His first version of an encased Pi was still connected to the outside world by its USB cable:

Ronald McCollam on Twitter

Updates don’t get more “hands off” than a Raspberry Pi encased in epoxy — @resin_io inside resin! Come ask me about it at @DockerCon!

Not satisfied with this, he went on to incorporate an inductive charging coil as a power source, so that the Pi could be totally insulated in epoxy. The Raspberry Pi Foundation’s Matt Richardson got a look the finished project at Maker Faire Bay Area:

MattRichardson🏳️‍🌈 on Twitter

If you’re at @makerfaire, you must check out what @resin_io is showing. A @Raspberry_Pi completely enclosed in resin. Completely wireless. https://t.co/djVjoLz3hI

MAGNETS!

The charging coil delivers enough power to keep the Pi running for several hours, but it doesn’t allow secure booting. After some head-scratching, Ronald came up with a cool solution to this problem: he added a battery and a magnetic reed switch. He explains:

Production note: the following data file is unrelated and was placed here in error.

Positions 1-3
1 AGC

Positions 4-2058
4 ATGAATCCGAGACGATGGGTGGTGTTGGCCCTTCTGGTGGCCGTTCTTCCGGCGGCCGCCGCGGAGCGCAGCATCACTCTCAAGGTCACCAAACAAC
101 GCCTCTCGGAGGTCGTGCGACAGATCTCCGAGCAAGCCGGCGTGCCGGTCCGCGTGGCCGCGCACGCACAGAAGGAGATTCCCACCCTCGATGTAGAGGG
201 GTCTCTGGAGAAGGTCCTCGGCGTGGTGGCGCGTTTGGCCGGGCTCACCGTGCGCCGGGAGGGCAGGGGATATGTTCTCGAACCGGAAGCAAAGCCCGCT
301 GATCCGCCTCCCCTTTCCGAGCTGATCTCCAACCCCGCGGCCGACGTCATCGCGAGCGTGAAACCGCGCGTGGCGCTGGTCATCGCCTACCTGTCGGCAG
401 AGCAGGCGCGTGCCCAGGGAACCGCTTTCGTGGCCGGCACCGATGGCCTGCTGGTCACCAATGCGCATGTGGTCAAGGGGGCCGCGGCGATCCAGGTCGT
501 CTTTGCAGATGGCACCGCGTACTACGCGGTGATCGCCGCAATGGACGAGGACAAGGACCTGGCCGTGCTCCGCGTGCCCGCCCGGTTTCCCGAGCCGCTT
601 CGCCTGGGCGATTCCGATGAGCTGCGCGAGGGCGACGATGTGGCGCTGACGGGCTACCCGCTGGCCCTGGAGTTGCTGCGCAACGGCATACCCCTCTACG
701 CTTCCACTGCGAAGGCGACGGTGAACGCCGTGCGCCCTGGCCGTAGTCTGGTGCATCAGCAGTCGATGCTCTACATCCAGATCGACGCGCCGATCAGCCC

[The] boot process is to use the magnetic switch to turn off the Pi, put it on the charger for a few minutes to allow the battery to charge up, then remove the magnet so the Pi boots.

Pi in resin controlled by resin.io

“God help us, we’re in the hands of engineers.”

He talks about his build on the resin.io blog, and has provided a detailed project log on Hackaday. For those of you who want to recreate this project at home, Ronald has even put together an Adafruit wishlist of the necessary components.

Does this resin-ate with you?